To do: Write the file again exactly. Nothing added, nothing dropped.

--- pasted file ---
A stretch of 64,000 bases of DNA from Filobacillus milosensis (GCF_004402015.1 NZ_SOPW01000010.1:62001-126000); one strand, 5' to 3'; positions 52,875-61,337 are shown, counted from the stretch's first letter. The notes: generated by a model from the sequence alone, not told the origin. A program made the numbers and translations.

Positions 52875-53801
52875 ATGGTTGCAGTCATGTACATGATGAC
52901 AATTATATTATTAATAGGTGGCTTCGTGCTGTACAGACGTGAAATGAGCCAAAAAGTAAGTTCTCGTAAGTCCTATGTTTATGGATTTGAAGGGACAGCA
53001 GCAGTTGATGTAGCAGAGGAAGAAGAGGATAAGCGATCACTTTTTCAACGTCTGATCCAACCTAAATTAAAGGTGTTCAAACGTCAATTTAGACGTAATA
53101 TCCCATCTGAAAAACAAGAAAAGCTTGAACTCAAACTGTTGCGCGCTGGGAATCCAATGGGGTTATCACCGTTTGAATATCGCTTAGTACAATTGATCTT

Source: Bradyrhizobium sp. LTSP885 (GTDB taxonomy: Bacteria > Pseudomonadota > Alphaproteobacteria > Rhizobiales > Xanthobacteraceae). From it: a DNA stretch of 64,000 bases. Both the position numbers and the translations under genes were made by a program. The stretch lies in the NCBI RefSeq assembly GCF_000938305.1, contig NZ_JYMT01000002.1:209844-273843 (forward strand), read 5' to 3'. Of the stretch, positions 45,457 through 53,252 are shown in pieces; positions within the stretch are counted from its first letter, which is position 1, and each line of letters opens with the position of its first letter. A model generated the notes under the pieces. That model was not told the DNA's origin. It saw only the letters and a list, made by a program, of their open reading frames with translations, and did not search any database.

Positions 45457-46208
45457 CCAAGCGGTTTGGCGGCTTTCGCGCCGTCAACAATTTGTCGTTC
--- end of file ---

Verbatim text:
A stretch of 64,000 bases of DNA from Filobacillus milosensis (GCF_004402015.1 NZ_SOPW01000010.1:62001-126000); one strand, 5' to 3'; positions 52,875-61,337 are shown, counted from the stretch's first letter. The notes: generated by a model from the sequence alone, not told the origin. A program made the numbers and translations.

Positions 52875-53801
52875 ATGGTTGCAGTCATGTACATGATGAC
52901 AATTATATTATTAATAGGTGGCTTCGTGCTGTACAGACGTGAAATGAGCCAAAAAGTAAGTTCTCGTAAGTCCTATGTTTATGGATTTGAAGGGACAGCA
53001 GCAGTTGATGTAGCAGAGGAAGAAGAGGATAAGCGATCACTTTTTCAACGTCTGATCCAACCTAAATTAAAGGTGTTCAAACGTCAATTTAGACGTAATA
53101 TCCCATCTGAAAAACAAGAAAAGCTTGAACTCAAACTGTTGCGCGCTGGGAATCCAATGGGGTTATCACCGTTTGAATATCGCTTAGTACAATTGATCTT

Source: Bradyrhizobium sp. LTSP885 (GTDB taxonomy: Bacteria > Pseudomonadota > Alphaproteobacteria > Rhizobiales > Xanthobacteraceae). From it: a DNA stretch of 64,000 bases. Both the position numbers and the translations under genes were made by a program. The stretch lies in the NCBI RefSeq assembly GCF_000938305.1, contig NZ_JYMT01000002.1:209844-273843 (forward strand), read 5' to 3'. Of the stretch, positions 45,457 through 53,252 are shown in pieces; positions within the stretch are counted from its first letter, which is position 1, and each line of letters opens with the position of its first letter. A model generated the notes under the pieces. That model was not told the DNA's origin. It saw only the letters and a list, made by a program, of their open reading frames with translations, and did not search any database.

Positions 45457-46208
45457 CCAAGCGGTTTGGCGGCTTTCGCGCCGTCAACAATTTGTCGTTC